A Black Market for Life-Saving Insulin Thrives on Social Media

Thousands of Americans are forced to rely on an illegal network of benevolent strangers to ensure they can access a life-saving drug invented in the 1920s

David Shultz
OneZero
Published in
7 min readJan 15, 2020

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A close up shot of a woman’s hand passing on an insulin pen to Sen. Bill Cassidy (R-LA) during a town hall in 2017.
Photo: Jonathan Bachman/Stringer/Getty Images

InIn January 2017, Heather Walker was mugged at gunpoint in Oakland, California. Her attacker left her physically unharmed, but stole her purse. A graduate student with virtually no income, Walker’s bag wasn’t worth much. But it did hold something valuable: her insulin supply for the month, required for treating her Type 1 diabetes. Even though Walker immediately filed a police report, her insurance company refused to refill her prescription due to a lack of evidence. Her only recourse was to pay roughly $500 out of pocket for a new vial of the drug.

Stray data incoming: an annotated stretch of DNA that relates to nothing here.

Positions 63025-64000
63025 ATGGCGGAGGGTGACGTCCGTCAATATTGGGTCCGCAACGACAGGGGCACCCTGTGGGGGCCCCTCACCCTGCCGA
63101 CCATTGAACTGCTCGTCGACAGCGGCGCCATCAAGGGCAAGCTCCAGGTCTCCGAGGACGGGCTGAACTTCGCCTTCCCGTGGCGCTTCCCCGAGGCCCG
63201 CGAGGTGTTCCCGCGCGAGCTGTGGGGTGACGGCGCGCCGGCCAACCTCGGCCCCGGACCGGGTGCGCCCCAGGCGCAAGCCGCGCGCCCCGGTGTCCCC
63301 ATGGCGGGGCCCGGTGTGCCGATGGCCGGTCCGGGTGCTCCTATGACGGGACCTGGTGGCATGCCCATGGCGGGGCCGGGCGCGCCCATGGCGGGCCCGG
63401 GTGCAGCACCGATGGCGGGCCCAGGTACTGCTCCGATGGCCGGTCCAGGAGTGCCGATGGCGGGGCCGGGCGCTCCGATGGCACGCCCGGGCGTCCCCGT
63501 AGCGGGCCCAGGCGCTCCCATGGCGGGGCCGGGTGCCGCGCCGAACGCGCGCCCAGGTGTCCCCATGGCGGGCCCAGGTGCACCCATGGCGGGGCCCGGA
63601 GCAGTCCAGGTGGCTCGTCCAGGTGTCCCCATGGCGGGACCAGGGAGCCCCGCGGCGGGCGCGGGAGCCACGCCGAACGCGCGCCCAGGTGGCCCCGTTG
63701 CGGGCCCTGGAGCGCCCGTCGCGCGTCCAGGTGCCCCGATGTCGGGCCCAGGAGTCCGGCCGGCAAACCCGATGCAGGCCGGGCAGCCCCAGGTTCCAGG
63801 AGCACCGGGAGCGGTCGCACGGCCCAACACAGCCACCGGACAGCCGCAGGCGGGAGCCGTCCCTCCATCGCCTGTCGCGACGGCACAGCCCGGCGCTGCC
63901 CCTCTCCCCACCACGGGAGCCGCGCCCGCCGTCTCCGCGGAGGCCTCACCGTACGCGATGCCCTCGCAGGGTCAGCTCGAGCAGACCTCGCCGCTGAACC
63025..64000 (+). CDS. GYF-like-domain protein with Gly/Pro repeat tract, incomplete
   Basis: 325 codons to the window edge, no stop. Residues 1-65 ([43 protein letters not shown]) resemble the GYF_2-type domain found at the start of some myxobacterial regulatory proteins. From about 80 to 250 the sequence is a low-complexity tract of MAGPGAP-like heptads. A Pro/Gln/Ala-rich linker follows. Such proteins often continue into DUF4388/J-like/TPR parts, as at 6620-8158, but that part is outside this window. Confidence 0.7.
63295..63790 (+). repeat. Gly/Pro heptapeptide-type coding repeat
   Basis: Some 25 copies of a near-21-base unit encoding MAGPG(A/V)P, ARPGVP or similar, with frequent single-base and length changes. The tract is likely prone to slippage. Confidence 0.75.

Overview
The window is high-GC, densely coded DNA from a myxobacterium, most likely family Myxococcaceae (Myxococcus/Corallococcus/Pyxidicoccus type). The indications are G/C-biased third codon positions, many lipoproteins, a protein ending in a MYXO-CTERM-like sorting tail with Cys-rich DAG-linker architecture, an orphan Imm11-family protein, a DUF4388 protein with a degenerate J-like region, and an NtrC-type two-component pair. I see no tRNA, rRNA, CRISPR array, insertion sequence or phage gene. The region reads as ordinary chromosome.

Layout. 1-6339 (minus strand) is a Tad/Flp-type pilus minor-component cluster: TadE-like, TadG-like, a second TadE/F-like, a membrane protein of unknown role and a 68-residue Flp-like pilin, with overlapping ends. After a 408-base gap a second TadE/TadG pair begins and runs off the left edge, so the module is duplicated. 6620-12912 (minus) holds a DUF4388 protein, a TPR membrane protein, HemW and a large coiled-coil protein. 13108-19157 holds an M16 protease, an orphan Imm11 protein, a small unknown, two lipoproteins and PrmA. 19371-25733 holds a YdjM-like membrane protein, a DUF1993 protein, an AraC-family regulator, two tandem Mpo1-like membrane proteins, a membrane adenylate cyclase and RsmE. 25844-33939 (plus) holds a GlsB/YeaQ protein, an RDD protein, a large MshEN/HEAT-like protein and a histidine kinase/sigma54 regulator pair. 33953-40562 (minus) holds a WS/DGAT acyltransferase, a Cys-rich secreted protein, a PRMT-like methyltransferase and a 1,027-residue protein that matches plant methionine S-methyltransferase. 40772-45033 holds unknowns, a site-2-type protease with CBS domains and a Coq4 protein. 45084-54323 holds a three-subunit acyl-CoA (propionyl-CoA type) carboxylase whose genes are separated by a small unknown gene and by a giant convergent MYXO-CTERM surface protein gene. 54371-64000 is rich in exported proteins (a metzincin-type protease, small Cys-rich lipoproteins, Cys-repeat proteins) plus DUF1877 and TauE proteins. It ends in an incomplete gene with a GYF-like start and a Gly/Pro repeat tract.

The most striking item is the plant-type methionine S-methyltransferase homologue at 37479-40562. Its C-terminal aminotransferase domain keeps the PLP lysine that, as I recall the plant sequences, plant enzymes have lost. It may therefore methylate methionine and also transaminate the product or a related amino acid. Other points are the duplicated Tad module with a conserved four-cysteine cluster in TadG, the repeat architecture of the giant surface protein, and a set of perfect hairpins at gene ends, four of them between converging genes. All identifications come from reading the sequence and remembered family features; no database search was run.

Instead, Walker did what many people with diabetes do when they can’t access the drugs they need: She reached out to a friend in the area who could give her some extra insulin. It is illegal to distribute or receive any prescription drug without a license, but because insulin is not a controlled substance, the penalties for trading the substance are murky.

“I think my parents probably would have lent me that money. But there’s something else wrapped up in this, and that’s the sense of justice,” Walker explains. “I shouldn’t have to pay $500 because I got mugged. I don’t want the system to win. I don’t want the insurance companies to win.”

For people with diabetes, tales like Walker’s are common. Insulin is an essential and life-saving drug used by 7.4 million people in the United States. Over the last few years, it’s become increasingly expensive. Between 2012 and 2016, the price of insulin effectively doubled for people with Type 1 diabetes, with costs jumping from $239 to $475 per month, on average. These controversial and dramatic price hikes, singled out by presidential candidates like Bernie Sanders and Elizabeth Warren, have become symbols of a failing American health care system. They have also created a thriving online black market for insulin.

Most of these online communities exist on platforms like Facebook, Twitter, and Reddit. They provide a space for users to support one another as well as set up in-person…

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